Down season or not, SEC still best conference in America for 2016
A popular narrative that came out of the 2016 college football regular season was the SEC having what appeared to be a “down” year.
Aside from Alabama, which is the only unbeaten team in the Power 5, the rest of the conference has lagged behind significantly. The Crimson Tide crushed Florida in the SEC title game, giving every other club in the league at least four losses.
The East in particular continues to hold back the conference’s potential as a whole. Only one squad managed to do better than .500 in conference play — the Gators were 6-2 — and five of the seven gave up more points than they scored. Vanderbilt was dead even on the JumboTron in eight games with 162 points both for and against.
Don’t blame the Tide for the imbalance. They only played Florida, Tennessee and Kentucky. Georgia, Missouri, South Carolina and Vandy were spared.
In the West, while ‘Bama ran roughshod over its divisional foes, Auburn and LSU still posted a 5-3 mark in the league. Four of the seven programs scored more points than they allowed, which includes 4-4 Texas A&M.
Nevertheless, Alabama has been so dominant from start to finish this year that the other 13 teams in the SEC have been criticized for failing to put up more of a fight. Not only were the Crimson Tide 8-0 in conference, but they scored more points — 17 more than Tennessee — and surrendered fewer — five less than Florida — than anyone.
No question about it, the conference can be described as ‘Bama and everybody else this season. The Tide have been that good.
That being said, when comparing all the Power 5 leagues in terms of how they’ve done against ranked competition, the SEC still comes out on top. And it’s not necessarily Nick Saban and Co. propping up the other 13.
The SEC has played 55 games against teams currently ranked in the AP Top 25 — many of which came against each other, of course — and have an overall record of 17-38. That’s a winning percentage of .309, which is the best among Power 5 conferences. While the East was only 6-18, the West was a much more admirable 11-20.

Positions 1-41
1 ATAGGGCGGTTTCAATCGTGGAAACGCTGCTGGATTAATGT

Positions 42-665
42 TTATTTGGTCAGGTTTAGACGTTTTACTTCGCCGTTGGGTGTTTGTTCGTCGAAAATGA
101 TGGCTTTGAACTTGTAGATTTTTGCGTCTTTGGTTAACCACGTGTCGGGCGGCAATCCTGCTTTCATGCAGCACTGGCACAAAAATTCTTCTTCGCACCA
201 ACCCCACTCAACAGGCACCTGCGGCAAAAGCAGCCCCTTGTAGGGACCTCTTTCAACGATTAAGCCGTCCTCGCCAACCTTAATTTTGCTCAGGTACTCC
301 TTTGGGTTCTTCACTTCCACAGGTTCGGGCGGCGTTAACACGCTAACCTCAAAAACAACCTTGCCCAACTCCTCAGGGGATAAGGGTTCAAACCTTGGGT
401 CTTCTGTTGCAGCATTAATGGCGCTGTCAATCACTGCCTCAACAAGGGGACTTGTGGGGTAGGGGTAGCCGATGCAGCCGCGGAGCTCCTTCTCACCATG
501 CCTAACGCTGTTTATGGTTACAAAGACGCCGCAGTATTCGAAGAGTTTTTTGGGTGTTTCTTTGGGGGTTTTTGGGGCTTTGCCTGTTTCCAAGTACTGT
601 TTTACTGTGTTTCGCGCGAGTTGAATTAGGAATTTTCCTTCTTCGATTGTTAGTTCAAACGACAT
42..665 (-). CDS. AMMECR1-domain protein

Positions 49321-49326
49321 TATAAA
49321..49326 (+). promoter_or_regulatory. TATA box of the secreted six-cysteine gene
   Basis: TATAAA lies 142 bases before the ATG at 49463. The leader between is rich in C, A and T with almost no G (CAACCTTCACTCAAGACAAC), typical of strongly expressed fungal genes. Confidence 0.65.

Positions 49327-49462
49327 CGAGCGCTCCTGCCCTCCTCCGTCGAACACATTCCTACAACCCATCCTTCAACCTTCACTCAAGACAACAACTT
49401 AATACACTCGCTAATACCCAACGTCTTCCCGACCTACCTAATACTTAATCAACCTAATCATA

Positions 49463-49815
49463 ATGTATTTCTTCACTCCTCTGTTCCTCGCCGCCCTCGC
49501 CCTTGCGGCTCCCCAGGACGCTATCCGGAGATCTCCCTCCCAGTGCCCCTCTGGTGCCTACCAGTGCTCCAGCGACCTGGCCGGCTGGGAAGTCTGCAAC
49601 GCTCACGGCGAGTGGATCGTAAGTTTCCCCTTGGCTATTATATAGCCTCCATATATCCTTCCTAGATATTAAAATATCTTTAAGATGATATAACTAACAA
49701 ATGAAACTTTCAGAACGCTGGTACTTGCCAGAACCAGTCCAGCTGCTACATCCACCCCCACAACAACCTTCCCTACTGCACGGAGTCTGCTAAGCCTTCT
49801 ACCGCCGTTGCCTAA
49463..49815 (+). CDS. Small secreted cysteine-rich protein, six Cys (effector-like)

The ACC is second with a winning percentage of .303. But at 10-23, that’s significantly fewer times wrestling with quality opponents.
Just like the SEC is anchored by Alabama, the ACC is buoyed by Clemson. The Tigers are 4-1 against the Top 25, meaning the rest of the conference only has six wins combined over ranked teams. Pitt has two, including one over Clemson.
People arguing against the SEC in 2016 are likely arguing in favor of the Big Ten, which currently features Ohio State, Penn State, Michigan and Wisconsin all in the Top 8. If the SEC West isn’t the toughest division in the land, then the Big Ten East — the Buckeyes, Nittany Lions and Wolverines are a combined 32-5 — certainly is.
SEC haters accuse the league of being top-heavy, especially this year considering what the Crimson Tide have done through 13 games.
However, the Big Ten clearly isn’t as stable from top to bottom as the SEC this season. Even with Ohio State, Penn State, Michigan and Wisconsin all winning double-digit contests, the league is only 15-41 overall against ranked teams.
That’s a winning percentage of just .268. Even more alarming, those 15 wins were delivered by only five teams — the aforementioned four heavyweights plus Iowa, which was 2-2. The other nine clubs in the conference (Illinois, Indiana, Maryland, Michigan State, Minnesota, Nebraska, Northwestern, Purdue and Rutgers) all came up empty.
Meanwhile, 13 of the 14 teams in the SEC have defeated at least one ranked opponent. Only Missouri went 0-fer the Top 25.
The Pac-12, which was almost discarded on the cutting-room floor by the College Football Playoff committee for the second season in a row, snuck conference champ Washington into the Peach Bowl against Alabama as the No. 4 seed.
The Huskies are an unimpressive 2-1 facing the Top 25. Overall, the league is 9-42 against the Top 25, which is an anemic winning percentage of .176. USC is the only other squad to notch more than one win over a ranked opponent — one of them was a W over U-Dub — while four clubs (Arizona, Arizona State, Oregon State and UCLA) were each 0-5.
That leaves the Big 12, currently the red-headed step-child of the Power 5 with only 10 teams and no conference championship game.
Oklahoma won the league and finished the regular season on a nine-game winning streak, although it wasn’t enough to get an invite to the Final Four. The Sooners toppled Oklahoma State on Dec. 3 in what was a de facto title game.
Both OU and OSU are 2-1 against the Top 25 this year — the Cowboys’ lone L is to its in-state rival. But outside of the Sooner State, the rest of the Big 12 is an atrocious 1-23 when matched up against ranked teams. Baylor is 1-2. Iowa State, Kansas, Kansas State, TCU, Texas, Texas Tech and West Virginia are a combined 0-21.
Carrying an aggregate mark of 5-25 against the Top 25, the Big 12 brings up the rear in the Power 5 with a winning percentage of .167.
By no stretch of the imagination was it a memorable campaign for the SEC. Alabama has resembled a runaway freight train that only seemed to gain more momentum as the calendar flipped from September to December.
In the East, Tennessee ran out of bricks. Florida turned out to be a fraud — for the second season in a row, as a matter of fact. Georgia struggled in Year 1 under Kirby Smart. In the West, LSU got off to a slow start. Texas A&M fizzled down the stretch. Auburn righted the ship midseason but then got bitten by the injury bug.
While the gap between ‘Bama and the rest of the SEC widens, the gap between the SEC and the rest of the Power 5 narrows. There’s still a gap, though.